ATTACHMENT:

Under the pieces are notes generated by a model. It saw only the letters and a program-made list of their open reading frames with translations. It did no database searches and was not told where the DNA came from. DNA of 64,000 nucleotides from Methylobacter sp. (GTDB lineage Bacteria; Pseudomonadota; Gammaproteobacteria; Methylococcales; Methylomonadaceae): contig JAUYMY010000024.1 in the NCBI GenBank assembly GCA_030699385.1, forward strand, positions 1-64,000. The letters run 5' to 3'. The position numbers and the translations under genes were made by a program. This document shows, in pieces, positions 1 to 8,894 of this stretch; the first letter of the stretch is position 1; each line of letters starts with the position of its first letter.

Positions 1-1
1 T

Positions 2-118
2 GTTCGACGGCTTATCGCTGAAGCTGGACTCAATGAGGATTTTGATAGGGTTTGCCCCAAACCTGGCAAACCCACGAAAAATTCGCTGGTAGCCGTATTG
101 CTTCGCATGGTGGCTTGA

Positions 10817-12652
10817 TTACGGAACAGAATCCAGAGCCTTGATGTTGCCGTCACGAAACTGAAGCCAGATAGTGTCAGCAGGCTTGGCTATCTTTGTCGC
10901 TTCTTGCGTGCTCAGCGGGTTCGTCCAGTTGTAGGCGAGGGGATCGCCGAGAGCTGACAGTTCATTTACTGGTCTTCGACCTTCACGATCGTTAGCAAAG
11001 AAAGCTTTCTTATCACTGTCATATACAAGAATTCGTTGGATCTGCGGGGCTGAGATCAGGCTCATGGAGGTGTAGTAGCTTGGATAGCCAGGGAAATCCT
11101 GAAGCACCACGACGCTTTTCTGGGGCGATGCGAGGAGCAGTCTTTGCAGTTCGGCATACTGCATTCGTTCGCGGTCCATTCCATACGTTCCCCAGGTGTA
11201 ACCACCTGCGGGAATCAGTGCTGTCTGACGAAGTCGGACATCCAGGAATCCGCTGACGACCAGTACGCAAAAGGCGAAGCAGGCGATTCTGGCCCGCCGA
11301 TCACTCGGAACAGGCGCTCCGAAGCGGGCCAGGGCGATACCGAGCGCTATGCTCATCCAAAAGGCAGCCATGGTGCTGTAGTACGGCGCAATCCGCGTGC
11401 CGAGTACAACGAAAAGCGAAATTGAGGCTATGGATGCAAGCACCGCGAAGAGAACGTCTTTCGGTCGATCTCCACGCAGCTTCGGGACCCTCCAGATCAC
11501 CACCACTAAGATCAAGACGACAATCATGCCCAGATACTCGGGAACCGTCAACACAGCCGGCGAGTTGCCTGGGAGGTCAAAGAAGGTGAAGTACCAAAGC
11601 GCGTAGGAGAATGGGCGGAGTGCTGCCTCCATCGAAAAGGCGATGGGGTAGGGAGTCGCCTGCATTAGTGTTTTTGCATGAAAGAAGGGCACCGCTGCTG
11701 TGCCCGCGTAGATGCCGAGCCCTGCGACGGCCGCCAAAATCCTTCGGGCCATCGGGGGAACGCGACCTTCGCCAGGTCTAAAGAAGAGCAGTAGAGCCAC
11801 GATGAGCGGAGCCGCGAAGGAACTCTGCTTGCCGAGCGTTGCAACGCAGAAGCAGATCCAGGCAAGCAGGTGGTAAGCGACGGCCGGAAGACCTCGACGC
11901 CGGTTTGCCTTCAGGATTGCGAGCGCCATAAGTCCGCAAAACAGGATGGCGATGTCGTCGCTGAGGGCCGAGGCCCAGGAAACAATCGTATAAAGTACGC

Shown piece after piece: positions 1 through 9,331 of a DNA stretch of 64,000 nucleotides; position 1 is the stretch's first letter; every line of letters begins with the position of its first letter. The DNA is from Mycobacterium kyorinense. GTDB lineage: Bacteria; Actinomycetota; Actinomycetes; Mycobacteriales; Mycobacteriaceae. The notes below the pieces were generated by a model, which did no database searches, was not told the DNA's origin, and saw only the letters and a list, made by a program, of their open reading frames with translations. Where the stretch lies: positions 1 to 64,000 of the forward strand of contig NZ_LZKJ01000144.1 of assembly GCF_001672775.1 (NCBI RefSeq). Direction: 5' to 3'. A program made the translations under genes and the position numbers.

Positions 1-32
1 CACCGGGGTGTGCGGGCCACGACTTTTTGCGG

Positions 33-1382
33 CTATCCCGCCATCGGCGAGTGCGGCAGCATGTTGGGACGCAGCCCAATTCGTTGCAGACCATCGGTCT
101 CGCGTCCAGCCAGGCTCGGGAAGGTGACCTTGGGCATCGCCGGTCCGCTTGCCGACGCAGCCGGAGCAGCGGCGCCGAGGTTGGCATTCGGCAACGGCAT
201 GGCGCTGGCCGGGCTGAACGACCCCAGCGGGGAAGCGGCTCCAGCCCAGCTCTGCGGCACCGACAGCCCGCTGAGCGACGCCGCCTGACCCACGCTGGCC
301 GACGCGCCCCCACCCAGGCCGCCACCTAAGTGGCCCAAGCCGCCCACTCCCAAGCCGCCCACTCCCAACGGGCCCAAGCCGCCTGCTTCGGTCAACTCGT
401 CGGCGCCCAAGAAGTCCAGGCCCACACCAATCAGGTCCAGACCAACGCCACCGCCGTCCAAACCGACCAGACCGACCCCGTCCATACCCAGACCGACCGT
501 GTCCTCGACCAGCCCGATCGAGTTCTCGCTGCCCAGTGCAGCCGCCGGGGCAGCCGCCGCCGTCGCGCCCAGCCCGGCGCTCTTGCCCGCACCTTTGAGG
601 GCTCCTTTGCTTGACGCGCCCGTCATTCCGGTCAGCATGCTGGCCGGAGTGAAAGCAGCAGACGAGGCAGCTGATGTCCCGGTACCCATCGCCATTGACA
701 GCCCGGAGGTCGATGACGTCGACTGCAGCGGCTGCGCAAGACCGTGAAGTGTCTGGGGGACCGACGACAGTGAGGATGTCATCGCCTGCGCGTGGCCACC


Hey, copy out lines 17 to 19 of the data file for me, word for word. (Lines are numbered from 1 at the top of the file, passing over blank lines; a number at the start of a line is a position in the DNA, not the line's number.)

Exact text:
11701 TGCCCGCGTAGATGCCGAGCCCTGCGACGGCCGCCAAAATCCTTCGGGCCATCGGGGGAACGCGACCTTCGCCAGGTCTAAAGAAGAGCAGTAGAGCCAC
11801 GATGAGCGGAGCCGCGAAGGAACTCTGCTTGCCGAGCGTTGCAACGCAGAAGCAGATCCAGGCAAGCAGGTGGTAAGCGACGGCCGGAAGACCTCGACGC
11901 CGGTTTGCCTTCAGGATTGCGAGCGCCATAAGTCCGCAAAACAGGATGGCGATGTCGTCGCTGAGGGCCGAGGCCCAGGAAACAATCGTATAAAGTACGC